By María Graciela Cuervo – ICAE
From 17 to 19 April, 2013, the Government of Mexico organized a regional consultation with representatives of civil society in Latin America and the Caribbean on the post-2015 development agenda. About 400 representatives of civil society, the academia, indigenous peoples and the private sector from 24 countries of the region gathered at the conference “Realizing the future we want in Latin America and the Caribbean: Towards a post-2015 development agenda”, held in Guadalajara, Jalisco.
The consultations were supported by the United Nations Development Program (UNDP), the High Level Panel, the Economic Commission for Latin America and the Caribbean (ECLAC) and the government of Jalisco, Mexico.
The methodology of the meeting consisted of plenary sessions, thematic working groups and thematic panels. All working groups – private sector, the academia, indigenous peoples, civil society and agreement groups – addressed the eleven key issues that were then led to discussion panels held on 18 and 19 April.
The discussions focused on: food and nutrition security, and health; governance, security, access to justice and human rights; sustainability as a crosscutting element in development; employment and occupation; gaps of inequality; international migration as a component of the international development agenda; prevention and integrated risk management; the right to Education; consistency, convergence and coordination between international organizations, agencies and funding; and finally, methodology, monitoring, citizen participation, measuring and reporting on the implementation of the Post-2015 Development Agenda.
Working Group on Education
The Civil Society Working Group on Education was composed of international and regional organizations such as ICAE, CEAAL and CLADE, as well as of national organizations, mostly Mexican. There was great fluidity in the work of the group, thanks to the prior coordination of most of the organizations participating in the preparation of joint statement: LIFELONG EDUCATION AND LEARNING AS A RIGHT IN LATIN AMERICA AND THE CARIBBEAN IN THE POST-2015 AGENDA. (See below)
This statement, which has the support of over 30 organizations in the region, was based on the contributions of the International Civil Society Forum – FISC for CONFINTEA VI. Its wording was supported by a diverse number of organizations, especially those that compose the WG on Education*. Thereby our position and recommendations were widely agreed on when getting to Guadalajara, and our efforts focused on spreading the message to other working groups and obtaining more support to the statement.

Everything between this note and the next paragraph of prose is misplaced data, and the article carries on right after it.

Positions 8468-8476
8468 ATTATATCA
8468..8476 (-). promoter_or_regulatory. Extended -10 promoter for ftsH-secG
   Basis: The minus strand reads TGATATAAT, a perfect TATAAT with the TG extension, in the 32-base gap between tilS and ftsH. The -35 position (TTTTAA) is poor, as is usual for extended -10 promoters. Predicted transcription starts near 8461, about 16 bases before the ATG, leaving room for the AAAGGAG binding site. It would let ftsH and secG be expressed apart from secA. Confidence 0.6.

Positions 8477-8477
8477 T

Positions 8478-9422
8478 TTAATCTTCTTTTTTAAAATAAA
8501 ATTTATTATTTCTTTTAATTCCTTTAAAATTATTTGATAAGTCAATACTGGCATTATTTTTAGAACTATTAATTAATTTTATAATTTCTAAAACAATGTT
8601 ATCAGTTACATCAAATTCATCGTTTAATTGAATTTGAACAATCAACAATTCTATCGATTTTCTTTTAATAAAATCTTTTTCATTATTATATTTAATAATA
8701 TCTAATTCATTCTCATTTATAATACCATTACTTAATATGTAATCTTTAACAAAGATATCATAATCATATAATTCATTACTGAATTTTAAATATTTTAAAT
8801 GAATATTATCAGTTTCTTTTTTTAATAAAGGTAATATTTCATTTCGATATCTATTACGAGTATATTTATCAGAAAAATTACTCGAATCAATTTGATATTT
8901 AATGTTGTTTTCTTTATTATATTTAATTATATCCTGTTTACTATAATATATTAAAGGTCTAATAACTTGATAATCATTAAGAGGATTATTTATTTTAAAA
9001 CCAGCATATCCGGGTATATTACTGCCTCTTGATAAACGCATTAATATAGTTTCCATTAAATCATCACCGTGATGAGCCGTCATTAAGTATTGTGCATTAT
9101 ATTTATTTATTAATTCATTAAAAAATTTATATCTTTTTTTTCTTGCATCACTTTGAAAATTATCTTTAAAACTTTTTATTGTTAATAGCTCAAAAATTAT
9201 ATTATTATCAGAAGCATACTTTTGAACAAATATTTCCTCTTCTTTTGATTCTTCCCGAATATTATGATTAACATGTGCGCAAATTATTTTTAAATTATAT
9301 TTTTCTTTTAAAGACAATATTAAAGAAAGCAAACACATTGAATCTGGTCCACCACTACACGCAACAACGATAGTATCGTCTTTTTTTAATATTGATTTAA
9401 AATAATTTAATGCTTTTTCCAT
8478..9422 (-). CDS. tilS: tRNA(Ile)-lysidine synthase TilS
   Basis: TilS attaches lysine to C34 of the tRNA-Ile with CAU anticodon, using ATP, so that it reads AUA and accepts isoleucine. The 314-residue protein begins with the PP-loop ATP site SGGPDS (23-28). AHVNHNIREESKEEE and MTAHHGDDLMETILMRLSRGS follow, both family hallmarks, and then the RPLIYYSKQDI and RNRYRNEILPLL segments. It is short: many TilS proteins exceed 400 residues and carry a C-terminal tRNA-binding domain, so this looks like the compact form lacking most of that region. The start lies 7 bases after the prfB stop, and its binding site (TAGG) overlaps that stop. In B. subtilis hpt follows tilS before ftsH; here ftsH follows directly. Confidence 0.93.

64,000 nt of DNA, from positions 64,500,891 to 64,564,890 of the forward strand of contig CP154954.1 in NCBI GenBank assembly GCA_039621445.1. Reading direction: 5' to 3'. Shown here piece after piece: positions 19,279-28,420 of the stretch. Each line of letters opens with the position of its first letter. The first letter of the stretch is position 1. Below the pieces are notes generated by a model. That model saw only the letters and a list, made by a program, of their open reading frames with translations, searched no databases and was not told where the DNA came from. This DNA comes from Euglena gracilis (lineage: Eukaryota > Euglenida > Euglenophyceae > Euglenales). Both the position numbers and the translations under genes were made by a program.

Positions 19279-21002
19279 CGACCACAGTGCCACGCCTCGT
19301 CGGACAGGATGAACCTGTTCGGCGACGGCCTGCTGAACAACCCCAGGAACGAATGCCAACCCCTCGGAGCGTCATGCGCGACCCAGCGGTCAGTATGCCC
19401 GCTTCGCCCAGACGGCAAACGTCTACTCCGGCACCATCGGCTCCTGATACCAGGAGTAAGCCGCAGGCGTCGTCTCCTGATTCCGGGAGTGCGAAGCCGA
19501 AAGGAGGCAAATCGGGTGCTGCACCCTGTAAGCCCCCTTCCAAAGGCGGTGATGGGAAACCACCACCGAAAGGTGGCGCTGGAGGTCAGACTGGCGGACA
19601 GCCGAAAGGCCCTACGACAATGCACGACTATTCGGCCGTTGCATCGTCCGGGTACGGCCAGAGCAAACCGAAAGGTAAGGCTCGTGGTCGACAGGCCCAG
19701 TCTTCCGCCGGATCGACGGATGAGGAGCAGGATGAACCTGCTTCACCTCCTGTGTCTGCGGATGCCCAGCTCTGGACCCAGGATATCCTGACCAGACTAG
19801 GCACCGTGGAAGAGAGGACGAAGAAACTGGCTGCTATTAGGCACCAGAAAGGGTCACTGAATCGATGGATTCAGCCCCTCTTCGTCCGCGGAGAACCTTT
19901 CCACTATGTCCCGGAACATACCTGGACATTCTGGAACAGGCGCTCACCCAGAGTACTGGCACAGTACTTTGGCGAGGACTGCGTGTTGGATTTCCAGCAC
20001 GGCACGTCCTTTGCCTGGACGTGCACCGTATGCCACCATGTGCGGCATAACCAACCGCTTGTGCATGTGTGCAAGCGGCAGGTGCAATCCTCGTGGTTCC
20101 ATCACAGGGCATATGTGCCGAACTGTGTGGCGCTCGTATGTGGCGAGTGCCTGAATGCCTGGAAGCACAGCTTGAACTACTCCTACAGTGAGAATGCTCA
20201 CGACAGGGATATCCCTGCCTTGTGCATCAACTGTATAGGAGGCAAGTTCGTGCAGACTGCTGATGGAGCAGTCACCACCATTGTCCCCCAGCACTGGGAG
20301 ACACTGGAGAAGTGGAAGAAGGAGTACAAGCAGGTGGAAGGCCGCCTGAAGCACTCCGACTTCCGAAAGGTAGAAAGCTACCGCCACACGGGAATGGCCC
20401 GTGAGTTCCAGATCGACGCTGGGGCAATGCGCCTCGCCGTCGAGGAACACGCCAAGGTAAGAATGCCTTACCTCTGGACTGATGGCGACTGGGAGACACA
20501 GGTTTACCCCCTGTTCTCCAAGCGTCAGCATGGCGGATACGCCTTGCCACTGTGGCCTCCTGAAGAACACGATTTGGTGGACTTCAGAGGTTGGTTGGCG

Anyway, a document with specific recommendations that came out of the discussions of the group was prepared, which was presented in our panel on Friday, April 19, along with recommendations from the academic and private sectors, the indigenous and agreement groups (See below: THE RIGHT TO EDUCATION). All recommendations in this and other panels were included in the draft outcome document of the conference, entitled “Recommendations of Guadalajara”.
Besides the possibility to articulate and promote the right to lifelong education and learning with Latin American and Caribbean organizations and networks, this meeting allowed the ICAE to strengthen alliances and contacts with key people for the post-2015 consultation process. We participated in informal meetings with Ambassador Patricia Espinoza of the High Level Panel of Eminent Persons (HLP), Lysa John, Head of outreach with the HLP, and Rosa Lizarde with the GCAP Feminist Working Group.
• The group on education was always very well coordinated and sure that we wanted to advocate for the human right to lifelong education as a priority for the current agenda and the post-2015 agenda, and for the need of public, free and quality education.
• In general, civil society and other groups discussed the importance of education beyond schooling and basic level.
In this sense, even the ambassador Espinoza said at our meeting that she was aware that “Lifelong Learning” had to be part of the overall framework in which the new development goals should be built. Unfortunately, this was not mentioned in her final conclusions to the plenary.
• The importance of consultations was questioned, and of this particular one, before Ambassador Espinoza, who insisted that the process of negotiation of the HLP report had not begun and that the result of this and all consultations would be taken into account for the report.
• Representatives of the High Level Panel insisted that the real work will be the elaboration of an agenda with specific national actions, and in that sense, ambassador Espinoza said the process is just beginning and civil society needs to start focusing in goals both for their countries and general.
• Finally, the importance of integrating the post-2015 MDGs agenda with the elaboration of Sustainable Development Goals was stressed, but there was no meaningful dialogue about this.
*WG on Education: https://educationpost2015icae.wordpress.com/wg-education/
Versión en español
Read more: Voices Rising Nº442